How to Manage Cat Separation Anxiety

By: Irith Bloom, CPDT-KSAUpdated:

How to Manage Cat Separation Anxiety
Chewy Studios

How to Manage Cat Separation Anxiety

Cats have a reputation for being aloof, but don’t be fooled—they’re social creatures who can experience separation anxiety, too! So how do you know if your cat’s behavior stems from a fear of being alone—and if they do have cat separation anxiety, how do you treat it? Read on to learn the symptoms of cat separation anxiety and how you can help!

Signs of Separation Anxiety in Cats

Here’s the understatement of the century: Cat behavior can be confusing. That’s especially true for the signs of cat separation anxiety, which can also be signs of boredom, stress, or underlying medical conditions. But here’s the bottom line: Cat behavior problems like tearing up your carpet or peeing on your bed often indicate something more serious than a quirky personality or a personal vendetta your cat has against you. Here are some possible signs of cat separation anxiety:

  • Excessive vocalization/meowing
  • Urinating or defecating outside the litter box
  • Destructive behavior (aka damaging things)
  • Changes in appetite
  • Vomiting
  • Excessive self-grooming
  • Extreme excitement when you leave or return
  • Attacking when you leave or return
  • Trying to escape when you leave

If your cat does any of the above when they’re left alone or when their favorite family members are away, there’s a chance that they may have separation anxiety.

But remember: Cats are complex creatures who might engage in these behaviors for many reasons, from boredom to more serious health concerns. Separation anxiety is usually a diagnosis of exclusion, which means that your vet will likely want to rule out other possible reasons for their behavior first. Before you assume your cat has separation anxiety, take them to the vet for a checkup to make sure there are no underlying medical reasons for their behavior.

After your vet has ruled out a health issue, ask yourself: Does my cat engage in these behaviors only when I’m away or preparing to leave? If the signs persist long after you’ve returned home, there’s a good chance that your absence isn’t what’s triggering their behavior.

If, on the other hand, you can identify a pattern of behavior that begins with you walking out the door, you’re probably dealing with separation anxiety. A pet camera can help you find that pattern by showing you exactly what your cat is doing when they’re home alone.

If you’re still unsure, talk to your vet, an applied animal behaviorist or a board-certified veterinary behaviorist. Make sure your behaviorist is certified by a professional group, such as the American College of Veterinary Behaviorists or the Animal Behavior Society. Both organizations have online directories to help you find a credentialed professional near you.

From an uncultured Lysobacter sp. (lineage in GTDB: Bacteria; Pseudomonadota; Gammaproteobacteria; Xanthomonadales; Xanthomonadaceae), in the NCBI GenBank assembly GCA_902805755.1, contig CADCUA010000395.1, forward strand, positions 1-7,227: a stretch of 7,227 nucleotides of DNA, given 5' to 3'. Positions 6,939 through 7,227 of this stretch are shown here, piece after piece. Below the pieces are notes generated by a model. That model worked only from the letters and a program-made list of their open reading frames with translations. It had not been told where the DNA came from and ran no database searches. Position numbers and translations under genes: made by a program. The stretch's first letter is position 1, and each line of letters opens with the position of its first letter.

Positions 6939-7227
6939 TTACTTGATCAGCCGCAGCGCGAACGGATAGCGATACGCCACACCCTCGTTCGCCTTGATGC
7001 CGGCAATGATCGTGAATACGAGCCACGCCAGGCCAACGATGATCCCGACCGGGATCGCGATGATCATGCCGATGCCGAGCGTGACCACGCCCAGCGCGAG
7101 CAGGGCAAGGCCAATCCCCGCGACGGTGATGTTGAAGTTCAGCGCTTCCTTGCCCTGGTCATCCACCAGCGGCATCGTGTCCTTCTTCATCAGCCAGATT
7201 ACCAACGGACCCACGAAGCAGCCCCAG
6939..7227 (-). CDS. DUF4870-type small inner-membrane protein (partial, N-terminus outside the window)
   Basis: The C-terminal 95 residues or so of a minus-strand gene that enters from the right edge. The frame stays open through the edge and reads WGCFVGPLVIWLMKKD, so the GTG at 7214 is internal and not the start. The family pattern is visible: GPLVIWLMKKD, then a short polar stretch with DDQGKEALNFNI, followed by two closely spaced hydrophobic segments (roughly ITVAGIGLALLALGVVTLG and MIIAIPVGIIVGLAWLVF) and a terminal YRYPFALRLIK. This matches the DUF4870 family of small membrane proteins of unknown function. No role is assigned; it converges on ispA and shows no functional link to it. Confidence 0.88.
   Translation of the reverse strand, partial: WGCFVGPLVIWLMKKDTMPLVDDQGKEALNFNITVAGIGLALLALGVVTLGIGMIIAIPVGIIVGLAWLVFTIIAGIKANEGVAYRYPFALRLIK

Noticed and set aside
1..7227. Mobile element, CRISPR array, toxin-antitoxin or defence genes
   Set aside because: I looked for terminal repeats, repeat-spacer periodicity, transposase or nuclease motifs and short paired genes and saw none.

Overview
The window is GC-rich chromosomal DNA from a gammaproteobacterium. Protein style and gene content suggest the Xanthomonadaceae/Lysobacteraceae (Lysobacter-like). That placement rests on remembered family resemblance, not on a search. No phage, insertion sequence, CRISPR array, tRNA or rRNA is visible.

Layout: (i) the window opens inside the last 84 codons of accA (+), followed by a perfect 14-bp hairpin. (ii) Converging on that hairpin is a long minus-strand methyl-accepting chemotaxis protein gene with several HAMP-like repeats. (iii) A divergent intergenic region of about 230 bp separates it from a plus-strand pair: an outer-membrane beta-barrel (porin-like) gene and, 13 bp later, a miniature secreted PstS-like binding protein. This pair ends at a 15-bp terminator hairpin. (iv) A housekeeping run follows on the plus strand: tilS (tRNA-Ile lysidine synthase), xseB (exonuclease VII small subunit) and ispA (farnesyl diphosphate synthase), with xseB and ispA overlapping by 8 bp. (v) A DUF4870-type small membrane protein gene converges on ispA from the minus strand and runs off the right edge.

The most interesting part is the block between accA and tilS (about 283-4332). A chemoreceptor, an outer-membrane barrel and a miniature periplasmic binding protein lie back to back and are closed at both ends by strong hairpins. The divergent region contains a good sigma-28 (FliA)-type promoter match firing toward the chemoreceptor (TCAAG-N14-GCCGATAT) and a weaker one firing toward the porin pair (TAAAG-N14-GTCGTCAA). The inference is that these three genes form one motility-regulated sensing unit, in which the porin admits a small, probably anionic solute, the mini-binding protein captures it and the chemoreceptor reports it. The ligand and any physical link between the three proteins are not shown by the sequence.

What Causes Separation Anxiety in Cats?

There are several factors that can trigger separation anxiety in cats. These can include:

  • Noise phobias
  • Limited enrichment (playtime, exercise and bonding with the parent) at home
  • Exposure to stressful experiences during the socialization period (2 weeks to 8 weeks old), which is common among cats who were orphaned or weaned too early
  • Changes in a cat’s routine or lifestyle, such as moving to a new home or being taken in by a new pet parent
  • Genetic predisposition

What we know for sure is that every cat is unique, so the reasons why cats have separation anxiety may differ from cat to cat, too.

How to Manage Cat Separation Anxiety

If your cat experiences separation anxiety, they need your help. The stress-reducing suggestions below can help resolve cat separation anxiety:

1 Create a Behavior Modification Training Plan

Behavior modification training is the gold standard for dealing with cat separation anxiety—but it’s also the most complicated. You’ll want to begin by consulting with a veterinary behaviorist, who can help you make a training plan tailored to your unique pet.

Each cat’s anxiety has different triggers and associated behaviors, so there’s no one-size-fits-all approach to behavior modification. However, a typical approach includes the following techniques:

  • Practicing short absences, working up to longer periods of time away.
  • Desensitizing your cat to their anxiety triggers. These are typically things like the sound of your house keys or putting on your shoes—things you do in preparation to leave home, also known as departure cues. Many behavioral modification plans include practicing these triggers without actually leaving home so your cat stops associating them with your absence.

During the behavior modification process, it’s important that your cat is never left alone (except when you’re practicing short absences). If you keep leaving your cat alone for longer than they can handle, they will never feel safe enough to start to relax. Plan to stay home if possible, or make arrangements for a trusted pet sitter to accompany your cat if possible.